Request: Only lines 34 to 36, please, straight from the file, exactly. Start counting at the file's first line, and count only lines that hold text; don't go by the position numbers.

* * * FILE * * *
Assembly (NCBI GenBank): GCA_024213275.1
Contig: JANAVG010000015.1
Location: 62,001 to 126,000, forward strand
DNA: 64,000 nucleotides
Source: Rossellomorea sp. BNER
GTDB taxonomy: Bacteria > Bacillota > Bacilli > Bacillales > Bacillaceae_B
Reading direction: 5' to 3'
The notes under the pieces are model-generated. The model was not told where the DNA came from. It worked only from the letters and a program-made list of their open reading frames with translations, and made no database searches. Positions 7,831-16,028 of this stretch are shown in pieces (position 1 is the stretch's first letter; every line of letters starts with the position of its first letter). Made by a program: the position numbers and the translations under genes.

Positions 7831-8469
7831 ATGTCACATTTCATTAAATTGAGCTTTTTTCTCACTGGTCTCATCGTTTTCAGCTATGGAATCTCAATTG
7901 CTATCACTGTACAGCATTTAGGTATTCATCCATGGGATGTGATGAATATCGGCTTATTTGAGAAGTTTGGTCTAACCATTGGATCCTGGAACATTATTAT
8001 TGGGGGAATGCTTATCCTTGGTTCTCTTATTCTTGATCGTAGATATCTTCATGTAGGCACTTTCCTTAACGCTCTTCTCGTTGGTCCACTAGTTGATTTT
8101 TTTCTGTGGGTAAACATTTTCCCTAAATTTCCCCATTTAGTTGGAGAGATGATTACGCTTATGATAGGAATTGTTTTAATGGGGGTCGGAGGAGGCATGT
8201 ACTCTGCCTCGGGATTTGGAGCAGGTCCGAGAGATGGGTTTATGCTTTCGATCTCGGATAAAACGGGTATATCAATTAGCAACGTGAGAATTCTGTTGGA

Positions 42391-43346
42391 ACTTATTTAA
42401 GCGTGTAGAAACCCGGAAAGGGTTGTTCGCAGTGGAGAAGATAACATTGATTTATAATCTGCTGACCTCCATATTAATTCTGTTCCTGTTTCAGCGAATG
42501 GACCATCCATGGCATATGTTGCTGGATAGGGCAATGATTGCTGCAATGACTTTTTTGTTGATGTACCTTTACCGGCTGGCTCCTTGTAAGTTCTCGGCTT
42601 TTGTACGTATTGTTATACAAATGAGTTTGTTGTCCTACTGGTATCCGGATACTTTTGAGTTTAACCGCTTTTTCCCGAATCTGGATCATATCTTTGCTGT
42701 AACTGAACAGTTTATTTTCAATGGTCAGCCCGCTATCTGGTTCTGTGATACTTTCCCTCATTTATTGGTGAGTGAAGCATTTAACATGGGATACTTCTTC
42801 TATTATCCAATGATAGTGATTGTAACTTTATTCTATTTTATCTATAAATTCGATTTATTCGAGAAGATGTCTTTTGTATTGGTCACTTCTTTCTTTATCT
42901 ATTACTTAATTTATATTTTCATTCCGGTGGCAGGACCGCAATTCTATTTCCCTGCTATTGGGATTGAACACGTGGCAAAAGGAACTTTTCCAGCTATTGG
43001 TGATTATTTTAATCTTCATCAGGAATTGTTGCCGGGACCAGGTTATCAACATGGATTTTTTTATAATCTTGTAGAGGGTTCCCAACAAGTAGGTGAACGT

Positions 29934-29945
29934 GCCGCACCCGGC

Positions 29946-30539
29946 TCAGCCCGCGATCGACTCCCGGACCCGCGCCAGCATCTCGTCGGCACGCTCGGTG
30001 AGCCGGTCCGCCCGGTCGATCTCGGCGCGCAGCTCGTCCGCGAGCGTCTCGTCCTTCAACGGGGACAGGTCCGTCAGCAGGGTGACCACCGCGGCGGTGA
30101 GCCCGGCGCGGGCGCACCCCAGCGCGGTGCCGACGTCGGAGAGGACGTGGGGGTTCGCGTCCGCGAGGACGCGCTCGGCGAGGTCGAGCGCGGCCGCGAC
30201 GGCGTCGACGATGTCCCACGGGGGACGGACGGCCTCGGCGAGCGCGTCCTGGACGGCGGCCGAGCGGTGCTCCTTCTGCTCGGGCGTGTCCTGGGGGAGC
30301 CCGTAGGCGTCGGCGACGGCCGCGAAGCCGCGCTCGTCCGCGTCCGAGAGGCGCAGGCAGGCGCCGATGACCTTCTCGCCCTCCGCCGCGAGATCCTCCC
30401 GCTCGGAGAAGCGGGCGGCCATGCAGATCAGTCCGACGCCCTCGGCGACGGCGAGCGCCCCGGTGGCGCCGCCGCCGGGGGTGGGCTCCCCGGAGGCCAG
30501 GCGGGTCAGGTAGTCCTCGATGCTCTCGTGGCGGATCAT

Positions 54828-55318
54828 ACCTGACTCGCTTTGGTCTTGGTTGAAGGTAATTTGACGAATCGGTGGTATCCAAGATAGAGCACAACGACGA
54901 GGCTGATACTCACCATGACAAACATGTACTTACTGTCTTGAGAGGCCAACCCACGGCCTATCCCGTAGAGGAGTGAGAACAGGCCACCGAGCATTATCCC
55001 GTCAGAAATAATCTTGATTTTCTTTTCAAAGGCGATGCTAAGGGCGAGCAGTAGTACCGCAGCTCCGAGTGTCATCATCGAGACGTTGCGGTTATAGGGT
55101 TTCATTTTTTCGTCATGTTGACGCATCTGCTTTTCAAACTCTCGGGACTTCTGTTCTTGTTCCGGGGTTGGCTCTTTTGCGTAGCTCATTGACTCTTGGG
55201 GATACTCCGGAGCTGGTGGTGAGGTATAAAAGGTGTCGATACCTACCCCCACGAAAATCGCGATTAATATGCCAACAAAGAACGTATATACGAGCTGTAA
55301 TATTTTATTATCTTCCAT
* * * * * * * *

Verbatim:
Positions 54828-55318
54828 ACCTGACTCGCTTTGGTCTTGGTTGAAGGTAATTTGACGAATCGGTGGTATCCAAGATAGAGCACAACGACGA
54901 GGCTGATACTCACCATGACAAACATGTACTTACTGTCTTGAGAGGCCAACCCACGGCCTATCCCGTAGAGGAGTGAGAACAGGCCACCGAGCATTATCCC